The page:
The Uncanniness of Algorithmic Style

Algorithms inherently lead to warped, glitchy aesthetics rather than realism.

This newsletter is another edition in an ongoing series of short essays on algorithms and culture, the ways technology shapes our aesthetics. Let me know if you like it, and hit the heart button above — it helps me reach more readers.

This week, the New York Times columnist Farhad Manjoo published a curious column on Microsoft’s Flight Simulator video game, which uses a trove of data from OpenStreetMap, filtered through Microsoft’s Bing Maps, to create a 3D rendering of the entire world. The data has been algorithmically translated into an enormous environment, every home, skyscraper, or mountain made interactive. You can fly a virtual plane past a virtual replica of your house.

Manjoo casts the game as utopian; the experience, no pilot license necessary, shows you that the boundaries of our cities or countries don’t really exist.

“The tech giant has done something uncanny here: It has created a virtual representation of Earth so realistic that nearly all sense of abstraction falls away.” 

Computers can give us “a view of the world that is more real than the one we can see outside,” he writes.

It reminds me of the old Borges fragment, “On Exactitude in Science.” In the story, mythical map-makers make bigger and bigger maps until they reach the limit: “the Cartographers Guilds struck a Map of the Empire whose size was that of the Empire.” Yet later generations finally realize the map is useless and leave it to decay in the desert. The underlying message, if there is one: No map can be completely accurate, or, abstraction is part of the purpose of maps.

A virtual earth as large as the earth, Flight Simulator isn’t as good a map as it appears. The automatic translation of data into space has created plenty of glitches, as the game’s players have discovered. The Washington Monument got turned into an office building, for example:

The city of Bergen became a surreal hash of landscape and construction, like an avant-garde architect’s rendering. Hills morph into skyscrapers before decaying into patchworks of pixels:

No human could render the entire world, so the process had to be automated, and that leads to plenty of errors. (Nor could anyone investigate every corner of this virtual world to make sure it’s all correct.) Whatever code Microsoft used failed to apply the appropriate texture to the appropriate three-dimensional object. In the case of the Washington Monument, it decided any particularly tall and skinny building just had to be a generic corporate office tower.

Manjoo uses the game as a way to critique problems like disinformation and radicalization that happen via our algorithmic platforms like Facebook and YouTube. They don’t reflect reality enough:

“It often feels like society is being shaped by the algorithmically defined sensibilities of online echo chambers and anonymous bots and trolls rather than the nuanced ideas of living and breathing people.”

Yet that’s exactly what’s happening with Flight Simulator. An automated, unchecked process is warping the (virtual) world around us, leading to these weird errors and aberrations. Bergen isn’t some post-apocalyptic semi-underground Hong Kong, but that’s how the data was interpreted. The glitches are the kind of algorithmic sensibility that Manjoo is describing.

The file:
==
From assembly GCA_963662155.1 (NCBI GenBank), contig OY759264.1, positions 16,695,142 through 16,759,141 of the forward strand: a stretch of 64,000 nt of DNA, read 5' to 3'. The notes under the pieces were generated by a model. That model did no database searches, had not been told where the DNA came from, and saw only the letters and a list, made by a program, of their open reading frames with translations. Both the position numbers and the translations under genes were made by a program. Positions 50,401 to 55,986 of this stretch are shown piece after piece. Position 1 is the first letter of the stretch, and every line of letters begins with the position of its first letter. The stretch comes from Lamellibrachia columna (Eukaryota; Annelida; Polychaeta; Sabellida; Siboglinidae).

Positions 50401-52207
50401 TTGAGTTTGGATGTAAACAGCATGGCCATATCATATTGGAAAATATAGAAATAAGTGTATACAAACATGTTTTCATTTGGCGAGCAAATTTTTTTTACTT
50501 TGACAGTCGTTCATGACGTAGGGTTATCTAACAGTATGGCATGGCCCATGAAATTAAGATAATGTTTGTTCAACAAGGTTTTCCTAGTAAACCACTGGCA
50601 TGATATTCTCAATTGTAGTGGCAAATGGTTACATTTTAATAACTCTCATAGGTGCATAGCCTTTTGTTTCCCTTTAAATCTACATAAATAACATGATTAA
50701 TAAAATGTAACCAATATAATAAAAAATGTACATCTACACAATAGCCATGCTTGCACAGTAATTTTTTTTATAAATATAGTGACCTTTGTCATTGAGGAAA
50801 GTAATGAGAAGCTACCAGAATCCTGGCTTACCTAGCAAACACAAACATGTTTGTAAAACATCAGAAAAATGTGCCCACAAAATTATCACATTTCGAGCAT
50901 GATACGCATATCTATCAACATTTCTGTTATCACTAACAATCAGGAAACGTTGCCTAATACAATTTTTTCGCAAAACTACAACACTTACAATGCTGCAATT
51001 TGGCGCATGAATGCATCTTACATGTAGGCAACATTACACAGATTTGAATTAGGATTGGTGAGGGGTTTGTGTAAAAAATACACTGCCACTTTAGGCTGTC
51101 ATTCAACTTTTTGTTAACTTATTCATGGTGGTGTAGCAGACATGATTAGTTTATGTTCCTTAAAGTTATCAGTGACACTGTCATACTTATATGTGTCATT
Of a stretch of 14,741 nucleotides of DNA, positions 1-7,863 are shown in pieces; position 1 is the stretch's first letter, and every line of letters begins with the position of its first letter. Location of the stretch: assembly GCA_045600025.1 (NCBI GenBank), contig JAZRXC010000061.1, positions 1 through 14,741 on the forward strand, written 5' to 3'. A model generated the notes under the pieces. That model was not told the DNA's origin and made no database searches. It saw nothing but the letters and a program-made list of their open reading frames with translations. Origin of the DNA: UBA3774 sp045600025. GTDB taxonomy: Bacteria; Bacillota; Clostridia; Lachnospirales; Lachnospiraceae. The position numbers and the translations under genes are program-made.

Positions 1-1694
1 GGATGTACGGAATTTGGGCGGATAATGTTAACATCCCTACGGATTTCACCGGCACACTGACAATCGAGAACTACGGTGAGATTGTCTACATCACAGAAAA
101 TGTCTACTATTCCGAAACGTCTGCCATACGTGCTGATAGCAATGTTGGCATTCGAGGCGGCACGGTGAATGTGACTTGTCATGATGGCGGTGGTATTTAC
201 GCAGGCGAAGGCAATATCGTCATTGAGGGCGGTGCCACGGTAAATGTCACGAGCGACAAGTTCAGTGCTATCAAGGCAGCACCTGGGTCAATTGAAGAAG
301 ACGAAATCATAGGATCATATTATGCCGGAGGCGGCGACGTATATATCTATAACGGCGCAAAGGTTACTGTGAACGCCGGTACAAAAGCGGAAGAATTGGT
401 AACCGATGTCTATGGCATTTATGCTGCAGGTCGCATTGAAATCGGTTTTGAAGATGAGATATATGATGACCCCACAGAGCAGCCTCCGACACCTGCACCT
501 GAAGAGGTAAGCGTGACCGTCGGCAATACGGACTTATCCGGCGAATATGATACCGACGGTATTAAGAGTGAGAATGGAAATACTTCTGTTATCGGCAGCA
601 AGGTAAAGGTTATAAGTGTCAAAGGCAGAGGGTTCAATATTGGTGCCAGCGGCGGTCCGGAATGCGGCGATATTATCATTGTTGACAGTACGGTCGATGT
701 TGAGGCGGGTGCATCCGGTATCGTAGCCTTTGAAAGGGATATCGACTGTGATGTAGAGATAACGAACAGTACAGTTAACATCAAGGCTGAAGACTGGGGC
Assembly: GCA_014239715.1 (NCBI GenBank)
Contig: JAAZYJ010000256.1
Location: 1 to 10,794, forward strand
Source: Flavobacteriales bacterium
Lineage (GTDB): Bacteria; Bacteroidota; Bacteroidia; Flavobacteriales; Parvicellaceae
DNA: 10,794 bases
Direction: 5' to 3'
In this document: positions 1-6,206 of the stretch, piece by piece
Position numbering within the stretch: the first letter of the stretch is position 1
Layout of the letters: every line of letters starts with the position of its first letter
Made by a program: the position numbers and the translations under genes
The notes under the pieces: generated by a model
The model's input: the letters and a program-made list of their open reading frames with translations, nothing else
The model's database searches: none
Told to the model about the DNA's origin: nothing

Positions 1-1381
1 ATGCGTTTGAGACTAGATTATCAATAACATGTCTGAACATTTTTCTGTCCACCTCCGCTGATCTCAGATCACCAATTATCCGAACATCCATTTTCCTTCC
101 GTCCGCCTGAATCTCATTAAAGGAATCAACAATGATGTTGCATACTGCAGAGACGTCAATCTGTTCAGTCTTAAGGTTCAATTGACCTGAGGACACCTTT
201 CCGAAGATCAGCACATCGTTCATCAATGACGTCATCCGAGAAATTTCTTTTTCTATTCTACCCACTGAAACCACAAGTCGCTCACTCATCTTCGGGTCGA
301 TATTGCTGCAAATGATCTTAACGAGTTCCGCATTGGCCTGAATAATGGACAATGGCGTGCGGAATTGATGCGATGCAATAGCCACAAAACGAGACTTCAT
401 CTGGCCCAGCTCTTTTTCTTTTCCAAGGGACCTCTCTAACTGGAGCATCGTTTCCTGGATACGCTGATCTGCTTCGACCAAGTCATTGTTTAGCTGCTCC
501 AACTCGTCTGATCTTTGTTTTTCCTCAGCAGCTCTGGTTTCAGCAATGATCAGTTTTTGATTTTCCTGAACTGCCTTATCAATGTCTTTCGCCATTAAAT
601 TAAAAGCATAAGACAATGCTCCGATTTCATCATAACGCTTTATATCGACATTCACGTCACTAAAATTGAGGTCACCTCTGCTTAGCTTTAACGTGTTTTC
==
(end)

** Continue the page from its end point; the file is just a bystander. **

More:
There’s an aesthetic evolving out of algorithmic visuals like Flight Simulator. It reminds me of Google’s machine-learning Deep Dream filter, which is supposed to visualize how a machine-learning system is perceiving an image, but ends up turning everything into hallucinatory dogs, which is what the system was trained to recognize.

Artists are intentionally adopting and playing with this aesthetic. A game called Townscaper lets you build tiny islands of Scandinavian architecture that automatically stretch and adapt as you build new elements. Unlike Minecraft, for example, the structures adjust by themselves, adding in bridges and curbs, so the whole always looks stylistically consistent, even though it might end up looking kind of weird or illogical.

A service called Blush is similar. It lets you generate that kind of start-up branding-y illustration with bright colors and hard black outlines without commissioning an artist or interacting with a human. You can have as many randomized Silicon Valley cities as you want and maybe use them to advertise your new co-living service:

These tools aren’t bad, exactly, but they are uncanny, because what they do is extend a set of rules or a pattern that began as aesthetically pleasing or interesting over too large an area, too wide a swath of culture. The visuals are the equivalent of AI-generated writing: It might look okay at first but it’s ultimately nonsensical and could be destructive in the wrong context. Plus, in the case of Blush, it puts human illustrators out of work, and that’s not cool. Just hire someone!

We can appreciate strange glitches as artifacts of our time, hints of what the technological future might look like. But the automatic application of rules in digital space is never going to result in a more “real” reality or a more “authentic” artistic creation. As with disinformation, we have to watch out for where the human stops and the algorithmic process takes over.

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